Alberta snapshot: Larch and blue sky.

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Amazing colour practically* in my backyard.

(*It’s in a public park just over the fence.  But if I actually had a backyard, there would absolutely be a larch or two in it).

 

Whether they’re the wrong hardiness zone or you don’t have the space or the right conditions for them, which plants do you dream about growing if you could? 

Primula pondering.

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This Primula acaulis ‘Hethor’ recently came home with me from the grocery store (alongside a kingsize chocolate bar we won’t talk about).  Although not quite as flashy as the Polyanthus I bought last year, it is a bright splash of colour on the windowsill while my African violets rest after a long blooming period.

P. acaulis is hardy to zone 4 and so I’d be pushing the envelope just a bit, but I think I’m going to save it over if I can and plant it out in the spring.  I already grow primulas in the garden – a smooth-leaved variety I believe may be P. rubra (a friend gave me the plants years ago and she didn’t know what they were), so this P. acaulis will be a good companion.  It’s worth a try, anyway.

Do you grow primulas?

Persistence.

Winter solitude –

in a world of one color

the sound of wind.

                                         -(Matsuo Basho, 1644-1694)

You guessed it – it’s still snowing here.  But it’s not quite a “world of one color”:

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Sea buckthorn (Hippophae rhamnoides)

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Peking cotoneaster (Cotoneaster lucidus)

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European cranberry, guelder rose (Viburnum opulus)

I love the persistence of berries during winter!  Not only are they amazing pops of colour in the landscape, but some of them provide sustenance for fruit-eating birds during these cold, dark days.  I’ve been worrying a bit about the chickadees that have been huddling together in the lilacs in the yard – the property management company doesn’t encourage the use of feeders, so they’re not getting any sort of nut-seed mix from anyone in the complex.  I wonder if I could get away with buying a block of suet and placing it somewhere deep in the shrubs?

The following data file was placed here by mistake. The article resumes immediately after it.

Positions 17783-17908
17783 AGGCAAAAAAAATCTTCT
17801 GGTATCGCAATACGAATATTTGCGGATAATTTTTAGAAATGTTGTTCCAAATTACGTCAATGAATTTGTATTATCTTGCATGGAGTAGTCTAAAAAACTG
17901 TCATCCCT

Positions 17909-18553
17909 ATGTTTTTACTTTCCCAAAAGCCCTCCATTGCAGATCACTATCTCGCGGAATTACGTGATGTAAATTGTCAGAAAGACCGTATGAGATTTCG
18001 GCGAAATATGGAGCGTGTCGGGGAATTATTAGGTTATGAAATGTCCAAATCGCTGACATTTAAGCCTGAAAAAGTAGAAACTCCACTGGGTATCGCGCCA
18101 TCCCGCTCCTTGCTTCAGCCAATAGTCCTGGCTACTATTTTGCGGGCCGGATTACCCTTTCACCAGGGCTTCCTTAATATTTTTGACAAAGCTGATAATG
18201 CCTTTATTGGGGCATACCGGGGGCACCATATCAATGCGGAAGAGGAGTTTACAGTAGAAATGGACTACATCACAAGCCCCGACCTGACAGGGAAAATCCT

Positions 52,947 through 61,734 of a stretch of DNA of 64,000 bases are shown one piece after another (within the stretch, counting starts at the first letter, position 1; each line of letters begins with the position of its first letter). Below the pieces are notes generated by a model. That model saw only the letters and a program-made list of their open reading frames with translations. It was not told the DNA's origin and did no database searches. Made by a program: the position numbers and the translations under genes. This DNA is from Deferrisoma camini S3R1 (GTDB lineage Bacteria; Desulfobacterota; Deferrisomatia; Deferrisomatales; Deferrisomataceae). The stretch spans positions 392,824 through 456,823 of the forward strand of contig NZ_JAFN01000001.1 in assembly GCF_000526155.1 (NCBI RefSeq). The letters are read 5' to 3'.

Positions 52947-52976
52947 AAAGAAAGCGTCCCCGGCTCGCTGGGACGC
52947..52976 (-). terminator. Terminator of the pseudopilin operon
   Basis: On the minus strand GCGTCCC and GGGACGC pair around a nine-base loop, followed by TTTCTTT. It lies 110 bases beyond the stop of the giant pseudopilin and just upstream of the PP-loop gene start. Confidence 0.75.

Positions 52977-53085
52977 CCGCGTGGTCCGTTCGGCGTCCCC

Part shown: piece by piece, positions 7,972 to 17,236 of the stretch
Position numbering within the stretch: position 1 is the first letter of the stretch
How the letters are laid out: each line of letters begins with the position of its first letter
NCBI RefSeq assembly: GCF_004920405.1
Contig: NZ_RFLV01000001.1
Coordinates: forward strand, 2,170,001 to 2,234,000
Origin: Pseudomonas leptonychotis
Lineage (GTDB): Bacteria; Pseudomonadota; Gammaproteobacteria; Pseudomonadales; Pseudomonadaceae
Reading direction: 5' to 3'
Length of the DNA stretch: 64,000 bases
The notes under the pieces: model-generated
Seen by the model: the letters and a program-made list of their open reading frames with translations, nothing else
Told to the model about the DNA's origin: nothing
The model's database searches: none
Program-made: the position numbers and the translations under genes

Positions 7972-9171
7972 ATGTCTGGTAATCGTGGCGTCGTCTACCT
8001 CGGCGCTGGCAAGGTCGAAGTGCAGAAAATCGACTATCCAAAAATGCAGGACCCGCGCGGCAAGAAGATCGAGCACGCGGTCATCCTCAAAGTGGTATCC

Of course, a covert operation such as this will require significant stealth tactics and a pre-dawn launch.  I’ve got the early morning part down pat, but I’m utterly hopeless at sneaky – I’m guaranteed to get caught!   Oh well, it’s all for a good cause….  😉

Do you feed wild birds during the wintertime (or year-round)?  And what are your favourite shrubs and trees for winter interest?

Late blooms at the Silver Springs Botanical Garden.

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Now, there’s a wall with some fall flowery punch!  I definitely need to take a cue from the talented gardeners that make the Silver Springs Botanical Garden here in northwest Calgary such a special place to visit, and plant a few more selections that give more visual impact in late autumn.  My beds are somewhat…lacking.  (Well, actually, they’re covered in leaves right now so no one notices the paltry amount of flowers.  At least, I hope that’s the case!).   😉

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Up close, the flowers may look a bit ragged around the edges, but who cares?  En masse, they are stunning.

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The labyrinth is new to the Garden this year – what a lovely addition.  I wish I lived in the neighbourhood so I could go over whenever  I wanted to and walk or just sit quietly on the benches nearby.   Unfortunately, the community I live in is quite a hike from Silver Springs.

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What plants in your garden are making a statement right now?

If you had the space, would you incorporate a labyrinth into your garden design?

“Sprinter” interest: Amur chokecherry.

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I’ve admired the beautiful bronze bark of this Amur chokecherry (Prunus maackii) since I discovered it and three companions a couple months ago on a site near my workplace.  I will be even more impressed once the trees start blooming….

I only have to wait for a couple more weeks, right?  😉  I had to laugh when I heard the season humorously referred to as “Sprinter” – that seems so perfectly apt!  More snow expected here this weekend….

Do you grow chokecherries or any other Prunus species?  Which ones are your favourites?

Sunshine in a vase.

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Yes, they’re from the grocery store.

But I can’t help but smile when I see them on the kitchen table – especially as it’s snowing and blowing like crazy outside my window!

Are Narcissus a favourite with you? Do you grow them in your garden?